Instead of focusing on wave functions and orbitals, DFT focuses on the electron density (although it usually employs orbitals to get the density). It includes an approximate treatment of electron correlation and therefore should be more accurate than Hartree-Fock theory. There are actually very many different DFT methods, depending on the particular treatment of correlation or ``exchange'' (which we will unfortunately leave undefined for this lab). Feel free to experiment with some of the different DFT approaches in the lab.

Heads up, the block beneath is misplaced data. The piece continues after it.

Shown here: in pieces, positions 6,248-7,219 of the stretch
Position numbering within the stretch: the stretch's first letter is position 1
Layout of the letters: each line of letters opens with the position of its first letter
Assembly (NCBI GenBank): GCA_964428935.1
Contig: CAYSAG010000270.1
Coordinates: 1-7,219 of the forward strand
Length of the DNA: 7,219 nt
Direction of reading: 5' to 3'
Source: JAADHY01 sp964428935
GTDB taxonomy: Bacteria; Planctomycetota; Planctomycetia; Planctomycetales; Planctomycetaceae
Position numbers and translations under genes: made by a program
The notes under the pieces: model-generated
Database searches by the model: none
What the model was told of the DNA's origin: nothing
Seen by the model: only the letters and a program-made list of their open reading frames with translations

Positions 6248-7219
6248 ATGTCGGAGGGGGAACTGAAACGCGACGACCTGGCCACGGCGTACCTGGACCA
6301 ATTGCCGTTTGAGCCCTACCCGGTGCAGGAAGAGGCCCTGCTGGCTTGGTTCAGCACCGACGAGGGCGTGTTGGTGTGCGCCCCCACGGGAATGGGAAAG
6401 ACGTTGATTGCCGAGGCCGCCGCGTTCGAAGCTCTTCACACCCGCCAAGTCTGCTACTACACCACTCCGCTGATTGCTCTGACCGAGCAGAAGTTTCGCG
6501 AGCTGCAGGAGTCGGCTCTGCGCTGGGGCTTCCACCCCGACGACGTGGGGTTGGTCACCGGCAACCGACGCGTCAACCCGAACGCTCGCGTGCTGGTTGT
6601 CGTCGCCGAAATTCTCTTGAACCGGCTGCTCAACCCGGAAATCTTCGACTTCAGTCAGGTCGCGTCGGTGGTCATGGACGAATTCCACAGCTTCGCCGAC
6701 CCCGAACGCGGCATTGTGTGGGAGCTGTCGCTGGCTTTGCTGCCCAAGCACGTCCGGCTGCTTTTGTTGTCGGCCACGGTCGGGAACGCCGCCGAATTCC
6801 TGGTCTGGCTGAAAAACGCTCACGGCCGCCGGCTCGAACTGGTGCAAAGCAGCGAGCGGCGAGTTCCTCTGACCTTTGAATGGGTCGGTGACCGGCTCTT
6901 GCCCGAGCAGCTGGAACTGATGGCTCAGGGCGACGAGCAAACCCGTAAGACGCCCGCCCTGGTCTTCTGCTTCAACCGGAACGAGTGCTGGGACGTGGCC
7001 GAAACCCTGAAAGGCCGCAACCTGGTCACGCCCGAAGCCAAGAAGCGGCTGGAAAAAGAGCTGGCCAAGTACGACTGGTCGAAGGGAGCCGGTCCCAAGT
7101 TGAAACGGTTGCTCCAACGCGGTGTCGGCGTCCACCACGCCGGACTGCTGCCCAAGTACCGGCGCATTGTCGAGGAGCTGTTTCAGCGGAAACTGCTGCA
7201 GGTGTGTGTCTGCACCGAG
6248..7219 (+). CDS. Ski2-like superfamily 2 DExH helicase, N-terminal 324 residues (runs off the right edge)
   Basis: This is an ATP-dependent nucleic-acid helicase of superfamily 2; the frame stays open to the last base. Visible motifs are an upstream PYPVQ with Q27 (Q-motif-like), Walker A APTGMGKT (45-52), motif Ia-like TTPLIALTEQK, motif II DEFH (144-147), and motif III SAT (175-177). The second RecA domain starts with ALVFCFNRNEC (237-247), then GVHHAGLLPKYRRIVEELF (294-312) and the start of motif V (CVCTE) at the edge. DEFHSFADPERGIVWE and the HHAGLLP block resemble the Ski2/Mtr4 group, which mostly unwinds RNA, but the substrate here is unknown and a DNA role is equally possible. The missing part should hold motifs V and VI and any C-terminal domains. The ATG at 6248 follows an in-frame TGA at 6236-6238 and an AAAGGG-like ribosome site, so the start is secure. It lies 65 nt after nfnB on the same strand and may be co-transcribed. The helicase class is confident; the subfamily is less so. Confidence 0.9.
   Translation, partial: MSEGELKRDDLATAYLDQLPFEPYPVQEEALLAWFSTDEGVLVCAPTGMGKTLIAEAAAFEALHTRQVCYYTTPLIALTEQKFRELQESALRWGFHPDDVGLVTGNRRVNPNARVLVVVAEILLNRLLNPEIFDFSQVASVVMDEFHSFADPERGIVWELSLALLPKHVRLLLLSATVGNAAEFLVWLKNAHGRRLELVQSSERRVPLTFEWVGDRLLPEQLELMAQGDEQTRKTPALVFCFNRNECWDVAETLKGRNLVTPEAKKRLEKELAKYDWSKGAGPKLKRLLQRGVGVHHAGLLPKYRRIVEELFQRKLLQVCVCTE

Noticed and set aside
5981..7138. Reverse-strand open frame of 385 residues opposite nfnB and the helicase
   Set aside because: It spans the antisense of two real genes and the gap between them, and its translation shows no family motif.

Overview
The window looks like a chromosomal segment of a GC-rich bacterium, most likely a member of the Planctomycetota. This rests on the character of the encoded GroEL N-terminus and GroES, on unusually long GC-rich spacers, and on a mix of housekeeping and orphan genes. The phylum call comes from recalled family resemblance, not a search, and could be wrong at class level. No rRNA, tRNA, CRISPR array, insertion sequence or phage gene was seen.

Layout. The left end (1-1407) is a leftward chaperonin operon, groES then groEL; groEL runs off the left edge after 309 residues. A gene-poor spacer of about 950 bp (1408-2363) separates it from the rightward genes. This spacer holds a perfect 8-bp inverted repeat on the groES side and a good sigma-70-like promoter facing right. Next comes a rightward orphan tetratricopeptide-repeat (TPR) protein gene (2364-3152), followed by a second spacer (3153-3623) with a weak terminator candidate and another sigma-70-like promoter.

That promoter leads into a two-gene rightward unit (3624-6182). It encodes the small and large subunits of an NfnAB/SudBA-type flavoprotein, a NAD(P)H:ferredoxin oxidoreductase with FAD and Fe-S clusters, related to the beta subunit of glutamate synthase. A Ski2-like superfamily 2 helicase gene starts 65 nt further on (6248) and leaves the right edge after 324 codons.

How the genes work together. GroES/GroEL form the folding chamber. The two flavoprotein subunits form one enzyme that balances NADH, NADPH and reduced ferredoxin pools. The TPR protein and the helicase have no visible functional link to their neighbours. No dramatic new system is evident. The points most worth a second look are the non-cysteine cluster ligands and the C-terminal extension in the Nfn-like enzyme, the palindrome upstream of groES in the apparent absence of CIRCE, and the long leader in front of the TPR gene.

The drawback of DFT is that nobody knows how to take a given DFT
computation and improve it. This contrasts with all other *ab initio*
methods, where an expert can always tell how to keep improving the results
until the electronic Schrödinger equation is solved exactly. The reason
anyone uses DFT is that it tends to give very accurate results much more
cheaply than some competing methods.